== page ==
who came to meet him with smiles and joy for his return. He had
also lost the right perception of duty and honour, and, instead of
greeting her as his sister, he went to his mother and with unbrotherly
wantonness demanded the hand of Ka Sngi in marriage, saying that he
had travelled throughout many worlds, and had seen the sons of all
nations, but there was no suitor to be found in the whole universe
whose beauty could match that of Ka Sngi, except himself. Consequently
he said that it behoved his mother to give countenance to his suit
and to arrange the marriage.

This caused the mother much grief, and she dismissed her son from
her presence in dishonour. Ka Sngi, when she heard of his design,
was enraged because of his unchaste proposal, and in anger she went
forth to seek her brother. When she found him she forgot her usual
dignity and decorum, and, lifting a handful of hot ashes, she threw
it into U Bnai's face. The ashes scorched his flesh so deeply that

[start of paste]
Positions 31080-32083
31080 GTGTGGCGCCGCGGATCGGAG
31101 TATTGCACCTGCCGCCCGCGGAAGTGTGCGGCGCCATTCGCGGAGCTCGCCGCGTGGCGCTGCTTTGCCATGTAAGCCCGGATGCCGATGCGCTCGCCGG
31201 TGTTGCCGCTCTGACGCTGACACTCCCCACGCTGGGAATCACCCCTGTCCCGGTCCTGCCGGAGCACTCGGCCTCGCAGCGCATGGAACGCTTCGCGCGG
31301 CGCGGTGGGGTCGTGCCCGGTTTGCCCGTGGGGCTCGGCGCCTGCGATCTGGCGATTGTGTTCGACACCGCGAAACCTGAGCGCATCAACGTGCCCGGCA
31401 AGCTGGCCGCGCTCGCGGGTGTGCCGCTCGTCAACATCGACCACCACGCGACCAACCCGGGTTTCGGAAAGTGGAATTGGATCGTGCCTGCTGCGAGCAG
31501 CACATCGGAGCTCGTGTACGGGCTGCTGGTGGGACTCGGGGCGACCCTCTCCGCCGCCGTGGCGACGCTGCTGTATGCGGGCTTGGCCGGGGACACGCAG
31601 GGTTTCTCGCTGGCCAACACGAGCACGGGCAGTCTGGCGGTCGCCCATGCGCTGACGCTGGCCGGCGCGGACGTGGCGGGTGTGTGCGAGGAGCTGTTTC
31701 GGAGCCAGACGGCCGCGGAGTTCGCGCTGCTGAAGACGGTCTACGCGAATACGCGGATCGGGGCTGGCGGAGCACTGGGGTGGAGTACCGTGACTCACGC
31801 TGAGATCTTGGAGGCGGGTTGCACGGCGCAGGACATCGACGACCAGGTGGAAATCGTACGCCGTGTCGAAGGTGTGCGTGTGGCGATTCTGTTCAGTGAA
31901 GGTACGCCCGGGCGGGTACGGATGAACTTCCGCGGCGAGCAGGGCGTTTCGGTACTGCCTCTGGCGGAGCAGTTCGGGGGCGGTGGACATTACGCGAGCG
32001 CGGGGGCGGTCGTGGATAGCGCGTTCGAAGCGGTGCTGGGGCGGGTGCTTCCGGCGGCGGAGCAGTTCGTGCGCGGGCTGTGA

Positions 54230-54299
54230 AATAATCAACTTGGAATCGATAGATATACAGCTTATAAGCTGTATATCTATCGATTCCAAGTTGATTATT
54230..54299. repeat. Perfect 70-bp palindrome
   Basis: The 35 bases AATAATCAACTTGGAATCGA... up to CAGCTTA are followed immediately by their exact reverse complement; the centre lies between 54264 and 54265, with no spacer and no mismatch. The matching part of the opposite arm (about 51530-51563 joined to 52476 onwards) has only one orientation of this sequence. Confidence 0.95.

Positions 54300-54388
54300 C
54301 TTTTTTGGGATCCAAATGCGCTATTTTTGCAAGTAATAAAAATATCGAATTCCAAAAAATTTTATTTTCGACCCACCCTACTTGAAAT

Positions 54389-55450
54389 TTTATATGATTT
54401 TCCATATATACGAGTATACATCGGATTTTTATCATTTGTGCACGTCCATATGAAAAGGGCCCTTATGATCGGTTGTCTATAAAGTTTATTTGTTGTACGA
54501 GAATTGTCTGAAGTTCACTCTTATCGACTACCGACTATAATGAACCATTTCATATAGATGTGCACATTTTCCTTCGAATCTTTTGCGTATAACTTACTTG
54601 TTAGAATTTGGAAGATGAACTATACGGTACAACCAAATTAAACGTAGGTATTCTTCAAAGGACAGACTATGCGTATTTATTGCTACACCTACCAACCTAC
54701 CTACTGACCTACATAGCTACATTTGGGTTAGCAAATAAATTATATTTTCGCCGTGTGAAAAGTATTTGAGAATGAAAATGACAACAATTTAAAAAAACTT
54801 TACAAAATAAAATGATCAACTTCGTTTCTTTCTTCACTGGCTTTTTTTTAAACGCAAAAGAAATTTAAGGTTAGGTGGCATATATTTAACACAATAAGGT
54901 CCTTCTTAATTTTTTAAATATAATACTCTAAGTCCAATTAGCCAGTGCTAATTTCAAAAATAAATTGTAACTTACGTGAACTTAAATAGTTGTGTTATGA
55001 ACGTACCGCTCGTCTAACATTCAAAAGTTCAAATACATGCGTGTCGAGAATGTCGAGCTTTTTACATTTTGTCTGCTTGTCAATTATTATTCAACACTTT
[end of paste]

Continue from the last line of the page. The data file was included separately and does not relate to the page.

the marks have remained on his face to this day. Ever since then the
light of the moon has been pale, marred by dark shadows, and that is
the reason he does not show his face in the day-time.



The Ancient Khasis were wont to people all their beautiful hills and
forests with innumerable supernatural beings, who were supposed to
be working in the world either for good or for evil, and dominating
all the events of men's lives. There were Bleis (gods) of all grades,
and Ksuids (demons or goblins) without number, and Puris (sprites or
fairies), visible and invisible, to be encountered everywhere. The
religious observances of the Khasis are mainly intended to fulfil
obligations supposed to be imposed upon them by these imaginary beings,
who are described as quick to take offence and difficult to appease;